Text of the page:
specific authority for OSC to investigate claims and pursue 
disciplinary action against offending federal supervisors could help 
remedy this problem. The Special Counsel said it is unclear whether 
USERRA already gives OSC such authority.

Under current procedures, once a person with a claim against the 
federal government requests that VETS refer a claim to OSC, the 
regional solicitor undertakes its legal analysis or additional 
investigation where necessary, which OSC says generally takes about 3 
to 6 months, but can take longer. Only after completion of the analysis 
is the claim referred to OSC. The Special Counsel said that after 
receiving a claim from the regional solicitor, OSC often requests that 
the involved federal agency voluntarily provide information to OSC that 
VETS had not requested.

The Special Counsel also testified that processing claims under USERRA 
could be more efficient if the investigative and prosecutorial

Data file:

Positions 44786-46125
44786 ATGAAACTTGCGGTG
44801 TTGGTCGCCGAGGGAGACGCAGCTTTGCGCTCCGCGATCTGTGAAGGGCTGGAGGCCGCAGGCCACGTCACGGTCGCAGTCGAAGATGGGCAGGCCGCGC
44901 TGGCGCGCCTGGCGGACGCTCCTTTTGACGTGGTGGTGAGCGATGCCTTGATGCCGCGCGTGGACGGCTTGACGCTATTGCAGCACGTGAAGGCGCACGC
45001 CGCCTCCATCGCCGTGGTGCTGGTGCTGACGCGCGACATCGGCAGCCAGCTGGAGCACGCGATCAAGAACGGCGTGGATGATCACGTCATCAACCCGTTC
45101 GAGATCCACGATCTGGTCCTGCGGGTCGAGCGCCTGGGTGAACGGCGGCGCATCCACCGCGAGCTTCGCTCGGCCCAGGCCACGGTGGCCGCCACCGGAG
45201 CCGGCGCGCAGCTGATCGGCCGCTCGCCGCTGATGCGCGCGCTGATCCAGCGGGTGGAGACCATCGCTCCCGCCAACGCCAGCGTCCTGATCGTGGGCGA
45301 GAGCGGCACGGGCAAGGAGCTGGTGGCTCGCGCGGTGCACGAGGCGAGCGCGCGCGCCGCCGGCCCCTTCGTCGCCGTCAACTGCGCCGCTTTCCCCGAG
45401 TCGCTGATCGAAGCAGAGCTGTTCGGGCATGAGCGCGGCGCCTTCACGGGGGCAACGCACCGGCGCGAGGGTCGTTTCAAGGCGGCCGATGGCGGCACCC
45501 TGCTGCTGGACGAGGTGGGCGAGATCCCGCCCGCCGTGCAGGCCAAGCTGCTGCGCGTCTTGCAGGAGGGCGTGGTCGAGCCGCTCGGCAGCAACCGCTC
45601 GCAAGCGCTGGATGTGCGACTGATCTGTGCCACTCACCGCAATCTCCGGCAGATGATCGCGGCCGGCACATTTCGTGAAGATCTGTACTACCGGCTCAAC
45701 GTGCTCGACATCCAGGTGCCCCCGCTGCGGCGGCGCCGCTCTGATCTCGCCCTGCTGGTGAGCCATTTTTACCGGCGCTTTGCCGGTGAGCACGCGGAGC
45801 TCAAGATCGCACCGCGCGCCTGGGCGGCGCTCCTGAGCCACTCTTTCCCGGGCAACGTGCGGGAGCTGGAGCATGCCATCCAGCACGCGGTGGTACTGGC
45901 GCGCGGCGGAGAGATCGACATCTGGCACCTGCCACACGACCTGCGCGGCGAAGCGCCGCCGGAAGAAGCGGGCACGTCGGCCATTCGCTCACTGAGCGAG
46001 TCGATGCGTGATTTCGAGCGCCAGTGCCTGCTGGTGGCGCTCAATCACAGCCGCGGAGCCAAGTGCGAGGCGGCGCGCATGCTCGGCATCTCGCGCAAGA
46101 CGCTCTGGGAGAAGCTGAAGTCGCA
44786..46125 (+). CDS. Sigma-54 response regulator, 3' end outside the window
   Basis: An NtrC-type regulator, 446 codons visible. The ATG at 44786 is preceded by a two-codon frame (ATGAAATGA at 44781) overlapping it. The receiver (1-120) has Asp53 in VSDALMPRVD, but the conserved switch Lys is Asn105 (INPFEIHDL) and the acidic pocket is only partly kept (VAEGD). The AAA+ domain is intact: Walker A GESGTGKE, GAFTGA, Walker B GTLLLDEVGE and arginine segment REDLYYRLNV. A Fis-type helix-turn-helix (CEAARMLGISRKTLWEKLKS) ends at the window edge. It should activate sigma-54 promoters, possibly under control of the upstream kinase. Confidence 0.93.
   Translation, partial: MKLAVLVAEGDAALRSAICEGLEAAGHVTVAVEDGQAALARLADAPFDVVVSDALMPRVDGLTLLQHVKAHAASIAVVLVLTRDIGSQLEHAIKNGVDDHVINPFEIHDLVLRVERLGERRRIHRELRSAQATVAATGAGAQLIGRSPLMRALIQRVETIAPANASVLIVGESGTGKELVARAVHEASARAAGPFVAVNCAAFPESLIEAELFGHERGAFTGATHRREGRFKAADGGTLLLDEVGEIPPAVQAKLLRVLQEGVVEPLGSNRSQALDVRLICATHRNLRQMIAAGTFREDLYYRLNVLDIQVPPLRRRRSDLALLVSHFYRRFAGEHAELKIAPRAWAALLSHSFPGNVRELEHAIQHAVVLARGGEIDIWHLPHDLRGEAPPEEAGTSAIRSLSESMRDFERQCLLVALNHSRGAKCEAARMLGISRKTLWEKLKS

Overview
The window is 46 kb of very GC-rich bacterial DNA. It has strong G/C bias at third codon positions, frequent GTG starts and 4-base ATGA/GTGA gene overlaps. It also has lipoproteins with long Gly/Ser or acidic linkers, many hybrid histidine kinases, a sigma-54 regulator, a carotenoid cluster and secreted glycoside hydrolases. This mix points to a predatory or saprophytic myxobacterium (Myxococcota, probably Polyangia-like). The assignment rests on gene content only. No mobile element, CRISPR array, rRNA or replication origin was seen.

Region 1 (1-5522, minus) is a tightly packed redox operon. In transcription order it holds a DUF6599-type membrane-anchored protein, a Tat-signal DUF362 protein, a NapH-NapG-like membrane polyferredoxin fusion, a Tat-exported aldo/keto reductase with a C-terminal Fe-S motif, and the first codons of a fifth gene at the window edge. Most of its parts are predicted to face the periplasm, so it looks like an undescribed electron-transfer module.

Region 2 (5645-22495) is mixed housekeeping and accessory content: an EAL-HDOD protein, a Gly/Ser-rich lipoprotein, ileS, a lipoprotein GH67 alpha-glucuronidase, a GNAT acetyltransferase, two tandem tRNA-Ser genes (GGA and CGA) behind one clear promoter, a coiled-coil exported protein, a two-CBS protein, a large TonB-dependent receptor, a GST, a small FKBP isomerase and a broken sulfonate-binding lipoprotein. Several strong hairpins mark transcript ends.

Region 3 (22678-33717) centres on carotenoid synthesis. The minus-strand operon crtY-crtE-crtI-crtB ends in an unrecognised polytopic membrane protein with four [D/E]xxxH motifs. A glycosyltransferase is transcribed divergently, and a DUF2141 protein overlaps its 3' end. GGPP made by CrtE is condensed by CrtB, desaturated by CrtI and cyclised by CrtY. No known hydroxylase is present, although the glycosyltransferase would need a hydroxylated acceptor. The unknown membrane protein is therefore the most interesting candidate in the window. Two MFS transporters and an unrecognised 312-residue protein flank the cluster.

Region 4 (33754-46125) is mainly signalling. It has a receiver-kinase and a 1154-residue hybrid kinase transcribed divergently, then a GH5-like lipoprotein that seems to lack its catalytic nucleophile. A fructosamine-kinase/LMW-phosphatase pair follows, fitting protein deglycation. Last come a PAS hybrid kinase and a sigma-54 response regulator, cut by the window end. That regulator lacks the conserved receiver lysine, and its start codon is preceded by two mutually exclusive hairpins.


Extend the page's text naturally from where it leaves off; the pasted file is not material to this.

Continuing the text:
authority, currently bifurcated between DOL and OSC under the act, were 
merged. He noted that OSC has the authority to investigate and 
prosecute allegations of prohibited personnel practices. The Special 
Counsel said merging of the investigative and analytical functions 
would reduce the chances of "over-investigating" USERRA cases that are 
without merit and would increase the chances of identifying claims 
warranting prosecution so that OSC can move expeditiously toward 
obtaining corrective action on behalf of the claimant.

In an attempt to bring OSC's investigative and legal expertise into the 
process earlier, OSC and VETS are discussing amendments to a memorandum 
of understanding between the two agencies. VETS officials indicated 
that OSC's earlier involvement would begin when the claimant asked that 
the claim be referred to OSC, which is when the regional solicitor gets 
the claim from VETS. OSC has also asked VETS to identify difficult 
claims that would benefit from OSC's early involvement.

OSC officials have indicated that they support recently proposed 
legislation that calls for a demonstration project for OSC to share 
responsibility with DOL to receive and investigate USERRA 
claims.[Footnote 14] For the period of the demonstration, this 
legislation would allow OSC to receive certain USERRA claims directly